Perception of a voice – Branding dilemma

While I have worked with many publicly known brands, there has been one thing when it come brands that has always been an enigma for many brand people:

Tone-of-voice for the brand

How do you define your tone-of-voice and how do you make it stick and resonate true both internally and with your customers and potential ones?

Well… there are an ocean of experts on this topic and when you talk to marketing gurus, agency people and communication professionals you will get about as many answers as persons you talk to…

I have a few basic rules I go by and I will try to describe them below in short.

1. Think hard on what is really true about the product/service you market, add some characteristics that you strive for and really do everything you can to accomplish it.

Do not strive for what is ridiculous… Kia Cars will never be the “vibrant choice for car aficionados” or Choco Pop cereals will never be “the healthy option for kids on the move”…

2. You can never do it before you have your own company live the brand and by that I mean everyone from receptionist, service team, it, marketing&sales to the executive board.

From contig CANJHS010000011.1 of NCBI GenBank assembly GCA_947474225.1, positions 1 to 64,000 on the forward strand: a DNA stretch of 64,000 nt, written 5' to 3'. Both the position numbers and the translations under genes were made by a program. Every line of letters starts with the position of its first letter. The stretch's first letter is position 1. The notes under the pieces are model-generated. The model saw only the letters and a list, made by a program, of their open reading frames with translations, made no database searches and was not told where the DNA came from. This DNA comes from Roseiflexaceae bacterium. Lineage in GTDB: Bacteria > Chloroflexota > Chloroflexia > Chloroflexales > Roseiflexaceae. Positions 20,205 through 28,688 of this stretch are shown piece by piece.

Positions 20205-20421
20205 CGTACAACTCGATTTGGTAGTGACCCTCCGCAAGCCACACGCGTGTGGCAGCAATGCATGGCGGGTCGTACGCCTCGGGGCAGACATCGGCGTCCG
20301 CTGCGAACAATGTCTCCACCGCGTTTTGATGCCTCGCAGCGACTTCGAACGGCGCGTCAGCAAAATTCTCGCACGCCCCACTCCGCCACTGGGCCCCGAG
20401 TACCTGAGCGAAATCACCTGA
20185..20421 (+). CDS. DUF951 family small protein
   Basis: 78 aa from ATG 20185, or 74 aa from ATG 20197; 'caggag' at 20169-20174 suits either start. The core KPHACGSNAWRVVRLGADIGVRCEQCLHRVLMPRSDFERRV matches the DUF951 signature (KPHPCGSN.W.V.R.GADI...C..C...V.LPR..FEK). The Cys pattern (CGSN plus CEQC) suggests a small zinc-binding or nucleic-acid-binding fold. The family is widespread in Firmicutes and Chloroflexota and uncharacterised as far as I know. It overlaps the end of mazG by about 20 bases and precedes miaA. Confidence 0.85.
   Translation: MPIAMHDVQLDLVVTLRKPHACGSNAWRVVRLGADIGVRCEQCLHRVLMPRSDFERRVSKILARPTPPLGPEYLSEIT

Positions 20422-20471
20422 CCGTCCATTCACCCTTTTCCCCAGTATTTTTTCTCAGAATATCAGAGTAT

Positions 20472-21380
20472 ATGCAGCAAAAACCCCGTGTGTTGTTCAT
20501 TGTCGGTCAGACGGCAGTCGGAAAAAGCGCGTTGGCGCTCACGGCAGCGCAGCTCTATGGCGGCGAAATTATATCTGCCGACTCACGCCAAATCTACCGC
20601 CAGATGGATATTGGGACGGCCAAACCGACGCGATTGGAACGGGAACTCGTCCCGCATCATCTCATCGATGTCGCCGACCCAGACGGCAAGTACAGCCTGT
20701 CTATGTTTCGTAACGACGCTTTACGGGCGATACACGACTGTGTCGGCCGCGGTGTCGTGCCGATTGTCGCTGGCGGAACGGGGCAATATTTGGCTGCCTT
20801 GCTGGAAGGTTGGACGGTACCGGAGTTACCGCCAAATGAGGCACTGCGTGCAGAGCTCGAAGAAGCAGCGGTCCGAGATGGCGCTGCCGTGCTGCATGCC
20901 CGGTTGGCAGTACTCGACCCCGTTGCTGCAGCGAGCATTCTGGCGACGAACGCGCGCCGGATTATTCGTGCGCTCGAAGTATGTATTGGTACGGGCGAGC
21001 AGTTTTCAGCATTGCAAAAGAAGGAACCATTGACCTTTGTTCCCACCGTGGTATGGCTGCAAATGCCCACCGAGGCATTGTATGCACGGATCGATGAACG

A car company could have the best cars in the world but if their dealerships, customer service policies or warranty policies comes with surly staff, stupid public relation replies to complaints on faulty cars it will ruin your reputation fast… Look at Mercedes A-class or Toyota…

If you are a mass-market commodity like toothpaste you cannot all have shiny white teeth but you should at least think about what you communicate…

You should definitely not do a Bloomberg… (demand taxes on fat and sugar and then offer your employees free soda). Apple should not have staff that answer customers “you are holding the device in the wrong way” if you claim to have the best user experience on the market…

If you claim to be the industry leader in servicing your customers you really should give your staff a lot of leeway to make decisions on the fly when it comes to customer service issues and not have each claim to waltz five levels of hierarchy before a decision is made.

3. Constantly innovate and tweak your product, design and communication…

Look at CocaCola who has done it constantly over a very long time. They tweak here and there on design and wording of their communication but they never leave their basics.

Very basic rules and when they are in places the rest will come quite by itself to you with a little help of the professionals you hire to help out.


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